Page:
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RGD peptides immobilized on a mechanically deformable surface promote osteoblast differentiation

MPG-Autoren
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Cavalcanti-Adam,  Elisabetta Ada
Cellular Biophysics, Max Planck Institute for Medical Research, Max Planck Society;
Biophysical Chemistry, Institute of Physical Chemistry, University of Heidelberg, 69120 Heidelberg, Germany;

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Zitation

Cavalcanti-Adam, E. A., Shapiro, I. M., Composto, R. J., Macarak, E. J., & Adams, C. S. (2002). RGD peptides immobilized on a mechanically deformable surface promote osteoblast differentiation. Journal of Bone and Mineral Research, 17(12), 2130-2140. doi:10.1359/jbmr.2002.17.12.2130.


Zitierlink: http://hdl.handle.net/21.11116/0000-0000-8220-8
Zusammenfassung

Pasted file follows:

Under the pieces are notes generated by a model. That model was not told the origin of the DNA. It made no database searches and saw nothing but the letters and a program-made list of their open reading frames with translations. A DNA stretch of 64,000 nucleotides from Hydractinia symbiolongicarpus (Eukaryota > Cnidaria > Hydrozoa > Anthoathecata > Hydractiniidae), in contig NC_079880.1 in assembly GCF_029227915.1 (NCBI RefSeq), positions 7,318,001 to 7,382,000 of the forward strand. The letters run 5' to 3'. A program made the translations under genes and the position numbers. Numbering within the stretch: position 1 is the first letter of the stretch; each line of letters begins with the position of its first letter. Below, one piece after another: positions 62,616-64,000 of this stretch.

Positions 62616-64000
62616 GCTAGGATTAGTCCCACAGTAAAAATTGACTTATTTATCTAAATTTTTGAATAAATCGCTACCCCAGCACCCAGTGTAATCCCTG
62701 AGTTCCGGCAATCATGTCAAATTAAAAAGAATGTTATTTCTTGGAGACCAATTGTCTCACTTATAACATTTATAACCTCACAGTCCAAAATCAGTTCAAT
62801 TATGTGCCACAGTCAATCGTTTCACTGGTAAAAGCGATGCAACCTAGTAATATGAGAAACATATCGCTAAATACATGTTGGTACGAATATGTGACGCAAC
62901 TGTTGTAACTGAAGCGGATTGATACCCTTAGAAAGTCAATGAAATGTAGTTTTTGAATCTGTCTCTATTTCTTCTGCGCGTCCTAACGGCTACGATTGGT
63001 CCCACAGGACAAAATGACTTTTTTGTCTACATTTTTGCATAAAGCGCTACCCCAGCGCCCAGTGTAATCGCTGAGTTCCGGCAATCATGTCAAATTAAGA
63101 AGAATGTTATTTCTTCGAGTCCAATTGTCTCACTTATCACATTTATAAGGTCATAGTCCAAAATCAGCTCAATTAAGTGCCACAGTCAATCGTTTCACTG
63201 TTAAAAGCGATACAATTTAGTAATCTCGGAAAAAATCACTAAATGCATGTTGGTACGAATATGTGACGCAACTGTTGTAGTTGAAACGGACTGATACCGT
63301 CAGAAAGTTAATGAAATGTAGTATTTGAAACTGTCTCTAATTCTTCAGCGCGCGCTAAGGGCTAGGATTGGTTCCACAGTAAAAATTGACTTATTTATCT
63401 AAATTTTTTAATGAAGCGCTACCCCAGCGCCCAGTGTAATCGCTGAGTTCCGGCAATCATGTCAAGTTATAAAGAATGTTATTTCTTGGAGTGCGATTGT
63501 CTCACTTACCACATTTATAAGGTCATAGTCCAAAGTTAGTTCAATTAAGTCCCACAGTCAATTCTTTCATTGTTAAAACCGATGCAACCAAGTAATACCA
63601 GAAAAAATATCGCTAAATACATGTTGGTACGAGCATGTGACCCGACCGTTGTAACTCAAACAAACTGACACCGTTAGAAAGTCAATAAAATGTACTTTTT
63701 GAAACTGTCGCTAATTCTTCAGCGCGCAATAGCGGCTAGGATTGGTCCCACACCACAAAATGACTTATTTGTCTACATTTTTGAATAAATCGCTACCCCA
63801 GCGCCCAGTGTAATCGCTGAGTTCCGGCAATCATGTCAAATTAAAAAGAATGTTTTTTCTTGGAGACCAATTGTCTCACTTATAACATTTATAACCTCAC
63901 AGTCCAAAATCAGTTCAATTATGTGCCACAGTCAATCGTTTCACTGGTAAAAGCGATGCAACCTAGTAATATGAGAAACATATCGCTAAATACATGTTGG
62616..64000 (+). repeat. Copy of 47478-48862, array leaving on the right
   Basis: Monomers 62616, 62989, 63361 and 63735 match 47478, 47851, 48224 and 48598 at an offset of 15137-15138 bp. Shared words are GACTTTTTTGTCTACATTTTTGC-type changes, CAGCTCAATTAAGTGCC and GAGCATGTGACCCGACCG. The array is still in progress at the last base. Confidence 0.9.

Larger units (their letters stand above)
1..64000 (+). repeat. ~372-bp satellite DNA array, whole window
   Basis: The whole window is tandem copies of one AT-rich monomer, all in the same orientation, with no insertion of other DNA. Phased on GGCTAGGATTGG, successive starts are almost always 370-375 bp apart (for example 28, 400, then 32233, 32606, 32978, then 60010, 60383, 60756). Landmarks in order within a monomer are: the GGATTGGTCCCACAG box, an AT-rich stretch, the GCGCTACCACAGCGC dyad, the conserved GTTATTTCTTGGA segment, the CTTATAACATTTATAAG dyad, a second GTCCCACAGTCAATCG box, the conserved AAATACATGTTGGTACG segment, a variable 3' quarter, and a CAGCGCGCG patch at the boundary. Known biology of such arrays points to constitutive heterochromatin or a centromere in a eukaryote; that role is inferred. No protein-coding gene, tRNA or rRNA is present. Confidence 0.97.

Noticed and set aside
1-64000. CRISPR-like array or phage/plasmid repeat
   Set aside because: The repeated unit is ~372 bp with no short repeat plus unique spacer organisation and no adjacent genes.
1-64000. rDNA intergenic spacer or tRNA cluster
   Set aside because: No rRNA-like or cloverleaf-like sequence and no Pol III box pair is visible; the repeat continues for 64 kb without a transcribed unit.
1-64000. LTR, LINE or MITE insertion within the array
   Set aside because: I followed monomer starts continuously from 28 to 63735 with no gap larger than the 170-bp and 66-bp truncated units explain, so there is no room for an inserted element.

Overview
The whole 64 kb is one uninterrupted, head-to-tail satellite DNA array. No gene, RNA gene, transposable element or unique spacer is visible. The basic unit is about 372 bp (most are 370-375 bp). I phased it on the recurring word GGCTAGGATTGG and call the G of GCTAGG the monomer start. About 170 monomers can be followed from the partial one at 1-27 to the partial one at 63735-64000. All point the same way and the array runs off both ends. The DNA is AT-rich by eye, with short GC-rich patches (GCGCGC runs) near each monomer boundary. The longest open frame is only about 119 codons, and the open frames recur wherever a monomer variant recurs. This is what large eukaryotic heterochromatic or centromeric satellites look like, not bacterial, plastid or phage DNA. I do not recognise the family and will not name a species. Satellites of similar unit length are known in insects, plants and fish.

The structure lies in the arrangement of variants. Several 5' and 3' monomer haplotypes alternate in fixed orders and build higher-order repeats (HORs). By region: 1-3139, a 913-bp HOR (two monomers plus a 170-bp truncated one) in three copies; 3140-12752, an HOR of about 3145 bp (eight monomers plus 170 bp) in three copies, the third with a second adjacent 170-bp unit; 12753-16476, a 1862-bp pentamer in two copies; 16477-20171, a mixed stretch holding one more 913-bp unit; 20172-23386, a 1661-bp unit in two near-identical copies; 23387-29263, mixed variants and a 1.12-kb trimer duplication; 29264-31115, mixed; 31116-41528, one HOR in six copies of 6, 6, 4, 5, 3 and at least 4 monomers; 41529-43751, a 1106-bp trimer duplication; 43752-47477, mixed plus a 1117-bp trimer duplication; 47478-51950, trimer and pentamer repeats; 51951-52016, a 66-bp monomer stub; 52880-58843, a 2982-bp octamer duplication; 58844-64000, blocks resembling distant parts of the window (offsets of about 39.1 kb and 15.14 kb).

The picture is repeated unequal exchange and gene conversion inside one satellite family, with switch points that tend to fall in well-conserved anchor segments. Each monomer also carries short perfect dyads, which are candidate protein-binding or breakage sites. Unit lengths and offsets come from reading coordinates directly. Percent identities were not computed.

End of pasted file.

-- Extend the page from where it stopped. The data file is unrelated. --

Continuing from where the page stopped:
The major objective of this work was to attach bone cells to a deformable surface for the effective transmission of force. We functionalized a silastic membrane and treated it with 3-aminopropyltriethoxysilane (APTS). A minimal RGD peptide was then covalently linked to the aminated surface. MC3T3-E1 osteoblast-like cells were cultured on the arginine-glycine-aspartic acid (RGD)-treated membrane for 3-15 days and cell attachment and proliferation was evaluated. We observed that cells were immediately bound to the membrane and proliferated. After 8 days on the material surface, osteoblasts exhibited high levels of ALP staining, indicating that the cells were undergoing maturation. Alizarin red staining and Fourier transform infrared (FTIR) analysis showed that the mineral formed by the cells was a biological apatite. The second objective was to apply a mechanical force to cells cultured on the modified silicone membrane. Dynamic equibiaxial strain, 2% magnitude, and a 0.25-Hz frequency were applied to bone cells for 2 h. Osteoblasts elicited increased phalloidin fluorescence, suggesting that there was reorganization of the cytoskeleton. Furthermore, the applied strain elicited increased expression of the alpha(v)beta3 integrin receptor. We concluded that the covalent binding of RGD peptides to a silicone membrane provides a compatible surface for the attachment and subsequent differentiation of osteoblasts. Moreover, the engineered surface transduces applied mechanical forces directly to the adherent cells via integrin receptors.